in excess of the aggregate sum which the Master has hitherto been prepared to allow, based on the application of the tariff.”

“We find that the reasons stated by the Master for her decision amount to a misdirection and indicate that she was materially influenced by an error of law, that she took into account irrelevant considerations and that she did not consider relevant considerations. She also seems to have acted arbitrarily, her decision was proportionately unreasonable and the exercise of her discretion was not according to law.”

On 27 November 2009, when the present application first came before us, we enquired from counsel appearing for the Master whether there was anything in this Court’s aforesaid order or judgment which the Master had been unable to understand. We were informed that there was not. At our request, the Master was personally present in court on that day. She in fact gave instructions to her counsel from time to time during the course of argument.

The matter had been referred back to the Master in 2008 for her reconsideration in terms of the order to which I have adverted above.

On 16 October 2008 she wrote a letter to the applicant’s attorneys. It opens with these words:

“Your letter dated 30 September 2008 refers.


This letter contains the Master’s decision on the interpretation of the judgement by Thring, J on 13 June 2008.”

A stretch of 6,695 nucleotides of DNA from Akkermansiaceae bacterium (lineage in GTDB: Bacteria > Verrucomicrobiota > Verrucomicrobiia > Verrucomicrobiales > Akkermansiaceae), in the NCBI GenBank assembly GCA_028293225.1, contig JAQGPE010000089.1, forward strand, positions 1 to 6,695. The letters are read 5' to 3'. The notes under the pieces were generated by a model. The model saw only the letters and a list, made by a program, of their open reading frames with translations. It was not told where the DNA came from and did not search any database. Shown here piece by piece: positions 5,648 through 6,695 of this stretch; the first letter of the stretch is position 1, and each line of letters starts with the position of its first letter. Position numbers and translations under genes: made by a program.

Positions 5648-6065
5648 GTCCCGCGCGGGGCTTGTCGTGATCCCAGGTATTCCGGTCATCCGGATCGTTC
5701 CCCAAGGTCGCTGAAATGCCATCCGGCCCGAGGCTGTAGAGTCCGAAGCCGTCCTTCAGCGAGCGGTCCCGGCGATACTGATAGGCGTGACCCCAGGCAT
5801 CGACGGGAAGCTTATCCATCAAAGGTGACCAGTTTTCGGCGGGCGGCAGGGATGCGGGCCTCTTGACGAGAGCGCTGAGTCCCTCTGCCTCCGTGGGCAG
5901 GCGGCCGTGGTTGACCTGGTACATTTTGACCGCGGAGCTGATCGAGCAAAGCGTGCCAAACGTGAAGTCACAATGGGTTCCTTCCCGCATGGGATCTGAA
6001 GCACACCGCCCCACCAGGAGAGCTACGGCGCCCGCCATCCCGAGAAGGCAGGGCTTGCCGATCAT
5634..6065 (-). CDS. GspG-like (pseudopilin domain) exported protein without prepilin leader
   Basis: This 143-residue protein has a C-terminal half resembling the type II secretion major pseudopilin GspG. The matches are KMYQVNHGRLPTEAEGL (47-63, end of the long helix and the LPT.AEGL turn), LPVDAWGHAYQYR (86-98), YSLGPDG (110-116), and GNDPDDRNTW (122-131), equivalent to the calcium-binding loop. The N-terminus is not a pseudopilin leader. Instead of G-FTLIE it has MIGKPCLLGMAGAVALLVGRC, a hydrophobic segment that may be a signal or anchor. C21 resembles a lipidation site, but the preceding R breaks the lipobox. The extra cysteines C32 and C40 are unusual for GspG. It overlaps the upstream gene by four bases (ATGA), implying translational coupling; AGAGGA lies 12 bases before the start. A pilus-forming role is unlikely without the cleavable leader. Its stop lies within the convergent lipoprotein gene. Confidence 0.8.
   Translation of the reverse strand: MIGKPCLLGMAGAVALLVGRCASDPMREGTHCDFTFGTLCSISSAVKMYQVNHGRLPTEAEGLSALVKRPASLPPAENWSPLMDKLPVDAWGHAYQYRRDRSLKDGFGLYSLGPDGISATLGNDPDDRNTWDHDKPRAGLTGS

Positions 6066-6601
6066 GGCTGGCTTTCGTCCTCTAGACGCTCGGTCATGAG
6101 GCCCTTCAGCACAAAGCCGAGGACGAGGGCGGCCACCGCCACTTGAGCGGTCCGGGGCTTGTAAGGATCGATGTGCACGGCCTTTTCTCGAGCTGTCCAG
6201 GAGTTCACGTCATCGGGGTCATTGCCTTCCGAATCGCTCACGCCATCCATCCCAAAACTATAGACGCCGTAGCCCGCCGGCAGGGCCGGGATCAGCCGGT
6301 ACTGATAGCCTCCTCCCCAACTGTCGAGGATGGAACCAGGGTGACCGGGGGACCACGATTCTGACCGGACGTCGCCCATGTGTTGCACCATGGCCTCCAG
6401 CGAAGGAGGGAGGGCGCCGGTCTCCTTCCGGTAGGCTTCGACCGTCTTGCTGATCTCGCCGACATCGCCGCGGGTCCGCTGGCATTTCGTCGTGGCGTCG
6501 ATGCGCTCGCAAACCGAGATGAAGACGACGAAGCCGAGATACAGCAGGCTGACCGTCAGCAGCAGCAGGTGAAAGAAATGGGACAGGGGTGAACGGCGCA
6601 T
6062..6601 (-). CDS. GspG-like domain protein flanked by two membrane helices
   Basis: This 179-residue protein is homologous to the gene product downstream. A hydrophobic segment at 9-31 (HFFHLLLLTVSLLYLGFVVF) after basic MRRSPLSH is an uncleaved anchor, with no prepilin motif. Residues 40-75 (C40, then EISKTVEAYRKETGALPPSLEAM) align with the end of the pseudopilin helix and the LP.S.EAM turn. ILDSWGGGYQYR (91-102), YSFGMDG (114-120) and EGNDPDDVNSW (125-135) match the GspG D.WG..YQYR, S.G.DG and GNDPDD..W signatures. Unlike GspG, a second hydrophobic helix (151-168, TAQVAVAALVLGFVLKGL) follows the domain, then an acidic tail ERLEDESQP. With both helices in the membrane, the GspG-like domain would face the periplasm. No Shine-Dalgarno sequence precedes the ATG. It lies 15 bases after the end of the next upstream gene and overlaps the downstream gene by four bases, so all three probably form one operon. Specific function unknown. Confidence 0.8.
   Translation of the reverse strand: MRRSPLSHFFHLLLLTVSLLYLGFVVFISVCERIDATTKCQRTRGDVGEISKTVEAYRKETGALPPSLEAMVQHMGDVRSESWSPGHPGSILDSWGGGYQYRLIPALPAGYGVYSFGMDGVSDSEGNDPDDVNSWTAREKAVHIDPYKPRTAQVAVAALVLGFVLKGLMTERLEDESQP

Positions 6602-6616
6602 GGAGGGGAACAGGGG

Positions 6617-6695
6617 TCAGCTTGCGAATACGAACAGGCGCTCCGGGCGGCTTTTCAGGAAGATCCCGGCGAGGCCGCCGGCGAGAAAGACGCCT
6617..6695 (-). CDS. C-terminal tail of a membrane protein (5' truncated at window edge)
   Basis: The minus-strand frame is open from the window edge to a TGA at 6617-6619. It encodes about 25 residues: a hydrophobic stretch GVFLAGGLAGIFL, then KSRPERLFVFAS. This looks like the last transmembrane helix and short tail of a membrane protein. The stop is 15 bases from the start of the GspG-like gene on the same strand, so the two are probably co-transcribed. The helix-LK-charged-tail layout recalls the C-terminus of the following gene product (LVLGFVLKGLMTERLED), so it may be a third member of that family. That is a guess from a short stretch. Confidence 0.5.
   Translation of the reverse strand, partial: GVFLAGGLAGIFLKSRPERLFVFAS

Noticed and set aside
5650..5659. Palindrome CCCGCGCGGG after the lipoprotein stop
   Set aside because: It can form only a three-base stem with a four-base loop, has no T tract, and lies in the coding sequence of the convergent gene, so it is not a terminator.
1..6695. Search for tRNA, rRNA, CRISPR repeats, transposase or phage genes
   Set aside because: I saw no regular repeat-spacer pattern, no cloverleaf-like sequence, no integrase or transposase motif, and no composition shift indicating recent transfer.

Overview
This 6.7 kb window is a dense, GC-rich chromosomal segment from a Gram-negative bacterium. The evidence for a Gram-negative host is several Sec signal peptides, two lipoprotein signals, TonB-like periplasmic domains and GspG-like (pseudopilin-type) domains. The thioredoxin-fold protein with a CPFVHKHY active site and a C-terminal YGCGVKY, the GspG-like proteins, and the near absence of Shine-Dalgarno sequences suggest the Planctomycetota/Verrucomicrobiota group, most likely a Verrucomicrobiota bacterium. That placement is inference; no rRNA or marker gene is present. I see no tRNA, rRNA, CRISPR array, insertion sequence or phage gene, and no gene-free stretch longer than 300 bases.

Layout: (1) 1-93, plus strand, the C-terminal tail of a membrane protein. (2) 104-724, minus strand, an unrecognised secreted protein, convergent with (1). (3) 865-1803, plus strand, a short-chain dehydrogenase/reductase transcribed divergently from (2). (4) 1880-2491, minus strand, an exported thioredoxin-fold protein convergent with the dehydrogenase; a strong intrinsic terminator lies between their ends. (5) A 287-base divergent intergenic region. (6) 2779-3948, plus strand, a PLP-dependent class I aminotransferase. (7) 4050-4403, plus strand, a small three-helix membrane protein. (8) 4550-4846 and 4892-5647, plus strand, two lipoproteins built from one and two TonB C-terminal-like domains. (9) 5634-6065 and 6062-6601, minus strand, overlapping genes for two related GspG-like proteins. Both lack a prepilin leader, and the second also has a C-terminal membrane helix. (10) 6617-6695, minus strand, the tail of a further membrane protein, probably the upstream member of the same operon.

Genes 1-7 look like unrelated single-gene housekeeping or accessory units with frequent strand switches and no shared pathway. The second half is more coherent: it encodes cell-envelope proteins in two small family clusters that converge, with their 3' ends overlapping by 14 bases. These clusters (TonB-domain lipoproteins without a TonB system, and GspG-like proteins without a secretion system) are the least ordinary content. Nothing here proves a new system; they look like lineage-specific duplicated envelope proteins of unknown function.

Why any “interpretation” of my judgment should have been necessary escapes me, especially in the averred absence of any inability on the part of the Master to understand it. I would have thought that no more was required of the Master in the circumstances than that she read the judgment and order and simply comply with the contents thereof. However, be that as it may, she appears to have laboured under the impression that she enjoyed the right to “interpret” the judgment in some way, whatever that term may have been intended to mean. If by it she sought to convey that she had an option to disobey or disregard this Court’s order or judgment, or any part of either, she was, of course, grievously mistaken.

The Master’s letter of 16 October 2008 purports to contain her decision, after having reconsidered the remuneration due to the applicant. The letter also contains a number of what she calls “findings”. Astonishingly, the last of these reads:

“The Liquidator (sic) fee of R377 886,23 is reasonable in this circumstances” (sic).

The sum of R377 886,23 to which she refers here is arrived at by adding VAT at 14% to the sum of R331 479,15. The latter is the precise sum which the Master had allowed in her first determination of the applicant’s remuneration, made on 18 June 2007 by applying the tariff referred to in the order, and which this Court had subsequently reviewed and expressly set aside as misdirected and substantially inadequate on 13 June 2008. Of the aforesaid sum of R331 479,15 net of VAT, R23 257,13 (also net of VAT) had been allowed by the Master in respect of the applicant’s second liquidation and distribution account, whilst the balance, being the sum of R308 222,02 (net of VAT) had been allowed in respect of the applicant’s first liquidation and distribution account. In other words, notwithstanding the clear findings and unambiguous directions of this Court, explicitly set out in its judgment and order and admittedly understood by the Master, she has now seen fit once again to disallow the applicant any remuneration in excess of that arrived at by applying the tariff.